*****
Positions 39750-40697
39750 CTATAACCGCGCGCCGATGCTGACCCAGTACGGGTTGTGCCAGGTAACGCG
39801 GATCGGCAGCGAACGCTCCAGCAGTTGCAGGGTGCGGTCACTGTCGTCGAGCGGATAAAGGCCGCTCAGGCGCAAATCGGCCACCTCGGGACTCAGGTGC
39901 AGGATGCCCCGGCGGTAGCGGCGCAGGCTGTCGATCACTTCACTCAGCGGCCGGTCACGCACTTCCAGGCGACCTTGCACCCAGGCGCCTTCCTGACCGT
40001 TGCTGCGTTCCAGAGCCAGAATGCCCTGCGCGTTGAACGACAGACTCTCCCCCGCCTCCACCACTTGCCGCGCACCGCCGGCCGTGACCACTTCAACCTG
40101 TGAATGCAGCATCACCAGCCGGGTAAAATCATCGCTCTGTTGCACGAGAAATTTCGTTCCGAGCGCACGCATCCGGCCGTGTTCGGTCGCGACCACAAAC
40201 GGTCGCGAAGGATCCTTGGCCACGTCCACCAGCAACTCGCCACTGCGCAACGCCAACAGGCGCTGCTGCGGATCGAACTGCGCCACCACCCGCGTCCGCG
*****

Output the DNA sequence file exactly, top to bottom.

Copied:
Positions 39750-40697
39750 CTATAACCGCGCGCCGATGCTGACCCAGTACGGGTTGTGCCAGGTAACGCG
39801 GATCGGCAGCGAACGCTCCAGCAGTTGCAGGGTGCGGTCACTGTCGTCGAGCGGATAAAGGCCGCTCAGGCGCAAATCGGCCACCTCGGGACTCAGGTGC
39901 AGGATGCCCCGGCGGTAGCGGCGCAGGCTGTCGATCACTTCACTCAGCGGCCGGTCACGCACTTCCAGGCGACCTTGCACCCAGGCGCCTTCCTGACCGT
40001 TGCTGCGTTCCAGAGCCAGAATGCCCTGCGCGTTGAACGACAGACTCTCCCCCGCCTCCACCACTTGCCGCGCACCGCCGGCCGTGACCACTTCAACCTG
40101 TGAATGCAGCATCACCAGCCGGGTAAAATCATCGCTCTGTTGCACGAGAAATTTCGTTCCGAGCGCACGCATCCGGCCGTGTTCGGTCGCGACCACAAAC
40201 GGTCGCGAAGGATCCTTGGCCACGTCCACCAGCAACTCGCCACTGCGCAACGCCAACAGGCGCTGCTGCGGATCGAACTGCGCCACCACCCGCGTCCGCG